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(Cinders McLeod For The Globe and Mail)
(Cinders McLeod For The Globe and Mail)

Nine To Five

I get yelled at, but I don’t get feedback Add to ...

THE QUESTION

Six months ago, I moved to a different department in my company. Three months ago, I was moved to a team that has significantly fewer responsibilities, which does not allow me to use any of the skills that I thought were why I was recruited by this department. Since the assignment wasn’t permanent, and not wanting to complain, I didn’t ask about the rationale behind the decision.

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In my former department, if I had a day off, meeting or appointment I notified my immediate supervisor. Now I have been told – angrily – that I should be telling someone higher up because “everyone knows” my current supervisor doesn’t talk to anyone.

Apparently, when I am not there, my supervisor doesn’t work until someone asks why, to which he replies that he can’t because I’m not there.

I had no idea that this was happening. I had not received any feedback about my performance until this angry lecture. There could be other things that I’m doing wrong that no one is telling me about.

I am a contract employee and I’m afraid I’ll be laid off. How can I repair my reputation and working relationships? Is there a way I can ensure that I get more timely (and hopefully less angry) feedback?

THE FIRST ANSWER

Billy Anderson

Founder, Made You Think Coaching, Toronto

Let’s start with the facts: You don’t feel able to use your skills, you don’t want to be perceived as a complainer, you’re concerned about your job and you’re confused about who to go to for honest feedback.

Begin by talking to Angry Person. Don’t point the finger, just say you appreciated the feedback, it seems procedures are different here and you would like help understanding it better so you can add as much value as possible. An apology can go a long way: “It wasn’t my intention to cause a problem, so I’m sorry if I did.”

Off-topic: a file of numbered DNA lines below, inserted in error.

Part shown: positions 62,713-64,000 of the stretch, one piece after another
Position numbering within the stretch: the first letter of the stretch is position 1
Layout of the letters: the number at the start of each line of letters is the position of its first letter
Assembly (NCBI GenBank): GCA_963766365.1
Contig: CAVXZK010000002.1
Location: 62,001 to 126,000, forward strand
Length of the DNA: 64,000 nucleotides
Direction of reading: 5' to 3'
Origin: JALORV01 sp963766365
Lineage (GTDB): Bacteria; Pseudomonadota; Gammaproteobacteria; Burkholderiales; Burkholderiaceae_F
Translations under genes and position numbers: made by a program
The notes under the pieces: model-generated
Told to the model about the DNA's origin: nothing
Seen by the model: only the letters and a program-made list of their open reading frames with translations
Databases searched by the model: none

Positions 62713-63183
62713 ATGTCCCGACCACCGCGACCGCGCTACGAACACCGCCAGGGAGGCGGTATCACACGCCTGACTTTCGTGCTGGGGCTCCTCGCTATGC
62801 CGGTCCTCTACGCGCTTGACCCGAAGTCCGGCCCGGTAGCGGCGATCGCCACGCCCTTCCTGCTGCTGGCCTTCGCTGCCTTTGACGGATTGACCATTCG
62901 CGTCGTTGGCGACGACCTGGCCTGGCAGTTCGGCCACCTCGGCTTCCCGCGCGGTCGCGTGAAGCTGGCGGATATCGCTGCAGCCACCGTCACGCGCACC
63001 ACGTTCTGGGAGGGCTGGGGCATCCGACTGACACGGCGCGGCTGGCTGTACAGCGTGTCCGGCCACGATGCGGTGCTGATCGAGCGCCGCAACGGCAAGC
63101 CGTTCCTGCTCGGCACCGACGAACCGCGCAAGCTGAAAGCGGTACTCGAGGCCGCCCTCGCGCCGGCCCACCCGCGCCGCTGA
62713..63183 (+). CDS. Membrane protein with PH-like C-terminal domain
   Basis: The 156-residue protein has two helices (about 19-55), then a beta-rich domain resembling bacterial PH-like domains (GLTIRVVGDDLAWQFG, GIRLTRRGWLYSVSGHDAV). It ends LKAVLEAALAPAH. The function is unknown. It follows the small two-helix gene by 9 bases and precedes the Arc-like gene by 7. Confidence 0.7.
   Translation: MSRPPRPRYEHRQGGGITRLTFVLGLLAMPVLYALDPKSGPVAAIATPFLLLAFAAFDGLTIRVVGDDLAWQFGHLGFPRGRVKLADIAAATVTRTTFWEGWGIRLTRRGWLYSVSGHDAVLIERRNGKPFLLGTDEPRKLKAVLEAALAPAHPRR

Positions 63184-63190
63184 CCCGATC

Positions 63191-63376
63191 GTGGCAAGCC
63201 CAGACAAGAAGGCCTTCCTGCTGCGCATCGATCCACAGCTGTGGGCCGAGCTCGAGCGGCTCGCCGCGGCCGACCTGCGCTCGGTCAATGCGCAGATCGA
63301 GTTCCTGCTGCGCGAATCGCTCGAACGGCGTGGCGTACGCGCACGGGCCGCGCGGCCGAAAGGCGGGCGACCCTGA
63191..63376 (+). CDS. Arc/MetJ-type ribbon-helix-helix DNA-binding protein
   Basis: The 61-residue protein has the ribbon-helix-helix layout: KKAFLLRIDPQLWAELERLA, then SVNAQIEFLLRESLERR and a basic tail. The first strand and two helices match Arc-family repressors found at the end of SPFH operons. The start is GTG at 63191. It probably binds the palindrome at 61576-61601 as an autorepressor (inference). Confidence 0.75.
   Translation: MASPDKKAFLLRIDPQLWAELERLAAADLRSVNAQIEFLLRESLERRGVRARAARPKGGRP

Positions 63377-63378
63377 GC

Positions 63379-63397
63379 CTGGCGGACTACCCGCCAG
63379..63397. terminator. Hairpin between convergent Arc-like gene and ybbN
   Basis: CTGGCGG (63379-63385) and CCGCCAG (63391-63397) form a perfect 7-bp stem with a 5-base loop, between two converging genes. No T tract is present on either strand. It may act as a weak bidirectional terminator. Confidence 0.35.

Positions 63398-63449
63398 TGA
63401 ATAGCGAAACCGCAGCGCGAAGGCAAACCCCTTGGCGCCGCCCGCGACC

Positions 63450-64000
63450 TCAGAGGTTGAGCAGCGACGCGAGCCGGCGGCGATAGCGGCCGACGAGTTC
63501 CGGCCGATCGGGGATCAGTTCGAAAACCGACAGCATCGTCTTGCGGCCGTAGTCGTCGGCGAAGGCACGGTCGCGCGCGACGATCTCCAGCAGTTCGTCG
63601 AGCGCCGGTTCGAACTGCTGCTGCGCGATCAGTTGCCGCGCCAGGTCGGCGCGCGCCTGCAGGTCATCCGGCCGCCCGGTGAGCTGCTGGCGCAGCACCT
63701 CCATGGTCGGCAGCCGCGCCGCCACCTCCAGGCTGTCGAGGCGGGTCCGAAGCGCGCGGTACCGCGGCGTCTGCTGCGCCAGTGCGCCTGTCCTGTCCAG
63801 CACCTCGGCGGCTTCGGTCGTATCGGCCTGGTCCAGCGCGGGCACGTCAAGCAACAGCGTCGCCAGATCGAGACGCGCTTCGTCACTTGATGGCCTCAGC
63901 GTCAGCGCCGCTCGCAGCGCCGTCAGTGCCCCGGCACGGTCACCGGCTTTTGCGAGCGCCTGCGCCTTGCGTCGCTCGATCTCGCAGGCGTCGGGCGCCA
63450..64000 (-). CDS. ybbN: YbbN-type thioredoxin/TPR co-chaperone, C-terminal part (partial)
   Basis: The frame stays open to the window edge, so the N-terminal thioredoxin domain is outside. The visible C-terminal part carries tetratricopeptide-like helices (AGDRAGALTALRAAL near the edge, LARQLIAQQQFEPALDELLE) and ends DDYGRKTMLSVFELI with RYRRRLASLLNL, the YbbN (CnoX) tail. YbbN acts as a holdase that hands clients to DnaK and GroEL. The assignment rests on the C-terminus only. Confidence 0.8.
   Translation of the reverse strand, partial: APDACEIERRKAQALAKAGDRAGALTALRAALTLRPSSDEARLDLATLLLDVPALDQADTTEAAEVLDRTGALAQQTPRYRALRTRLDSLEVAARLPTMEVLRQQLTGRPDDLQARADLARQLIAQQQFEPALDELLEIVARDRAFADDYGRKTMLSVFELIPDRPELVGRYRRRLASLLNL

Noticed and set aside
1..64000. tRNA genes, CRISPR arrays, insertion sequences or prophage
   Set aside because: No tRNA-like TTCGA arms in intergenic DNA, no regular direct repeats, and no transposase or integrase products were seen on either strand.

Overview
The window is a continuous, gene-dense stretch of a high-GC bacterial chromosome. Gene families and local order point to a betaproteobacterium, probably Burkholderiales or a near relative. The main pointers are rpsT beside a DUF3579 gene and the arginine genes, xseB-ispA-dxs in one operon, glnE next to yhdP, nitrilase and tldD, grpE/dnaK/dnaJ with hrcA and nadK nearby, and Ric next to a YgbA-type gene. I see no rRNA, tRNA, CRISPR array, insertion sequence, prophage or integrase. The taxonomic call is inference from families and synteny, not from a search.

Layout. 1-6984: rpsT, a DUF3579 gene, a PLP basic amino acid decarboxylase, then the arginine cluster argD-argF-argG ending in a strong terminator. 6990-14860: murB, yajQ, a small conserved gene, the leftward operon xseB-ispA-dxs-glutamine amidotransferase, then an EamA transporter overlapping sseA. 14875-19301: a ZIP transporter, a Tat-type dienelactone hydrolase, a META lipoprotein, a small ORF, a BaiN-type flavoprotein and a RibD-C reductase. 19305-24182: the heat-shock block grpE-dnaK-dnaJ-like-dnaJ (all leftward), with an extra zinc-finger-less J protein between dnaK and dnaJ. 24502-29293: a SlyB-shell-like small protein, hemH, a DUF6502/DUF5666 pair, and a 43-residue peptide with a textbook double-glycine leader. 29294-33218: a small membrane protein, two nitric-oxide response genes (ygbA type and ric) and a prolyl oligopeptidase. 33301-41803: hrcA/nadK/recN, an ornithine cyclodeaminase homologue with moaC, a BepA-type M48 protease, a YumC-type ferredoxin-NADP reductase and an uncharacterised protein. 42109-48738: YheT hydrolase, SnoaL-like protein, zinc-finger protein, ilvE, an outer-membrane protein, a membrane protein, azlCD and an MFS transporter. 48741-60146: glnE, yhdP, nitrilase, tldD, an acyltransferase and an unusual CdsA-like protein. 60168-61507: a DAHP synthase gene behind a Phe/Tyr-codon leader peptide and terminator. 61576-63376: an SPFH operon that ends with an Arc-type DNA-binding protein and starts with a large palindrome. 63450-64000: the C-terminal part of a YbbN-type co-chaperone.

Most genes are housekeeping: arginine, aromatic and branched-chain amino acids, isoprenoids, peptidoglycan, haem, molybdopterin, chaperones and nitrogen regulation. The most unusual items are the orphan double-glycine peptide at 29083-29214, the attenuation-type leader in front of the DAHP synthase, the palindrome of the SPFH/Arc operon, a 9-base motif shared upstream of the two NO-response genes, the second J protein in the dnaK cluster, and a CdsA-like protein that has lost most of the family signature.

You should also talk to your immediate supervisor so you haven’t gone over anyone’s head. Simply ask for advice. You could bring up the time-away-from-work issue as one of many topics to draw less attention to it.

Next, start getting feedback on your performance. It’s harder to be let go with a positive performance review under your belt. Ask your supervisor or HR about performance reviews.

Be patient. Giving feedback is a skill that should be taught to managers; unfortunately, it is not.

THE SECOND ANSWER

Sandra Safran

President, Sandra Safran HR Services, London, Ont.

Your supervisor has reacted to your absences in a way that seems unacceptable, but I’m not his manager, and neither are you, so what should you do?

First, apologize to him for not having known that absences were causing a problem. I realize that you would be “taking blame” for his lack of communication, but you seem to want to keep this job. Since he cannot do his work unless you are there, discuss how you can help with this situation.

Try not to take too much time off. More than a couple of days in three months seems excessive, and might make him feel that you don’t care about the job.

Request feedback to help you be a stronger team member. Ask him what his goals are for your position so that you can work more effectively. Ask which person should be told about your meetings and other absences, and with how much notice. Listen, ask questions, and make notes. If he believes that you are committed to working effectively and supporting his team, he may communicate better with you.

If your supervisor complains that you are often absent, leaving him with nothing to do, his manager might consider terminating either the supervisor or you. Unfortunately, your supervisor would probably not be the one to leave.

Are you facing a burning issue at work? Need help navigating that minefield? Let our Nine To Five experts help solve your dilemma. E-mail your questions to ninetofive@globeandmail.com. Confidentiality ensured. Weigh in with your view at tgam.ca/careers. Check out past columns here.

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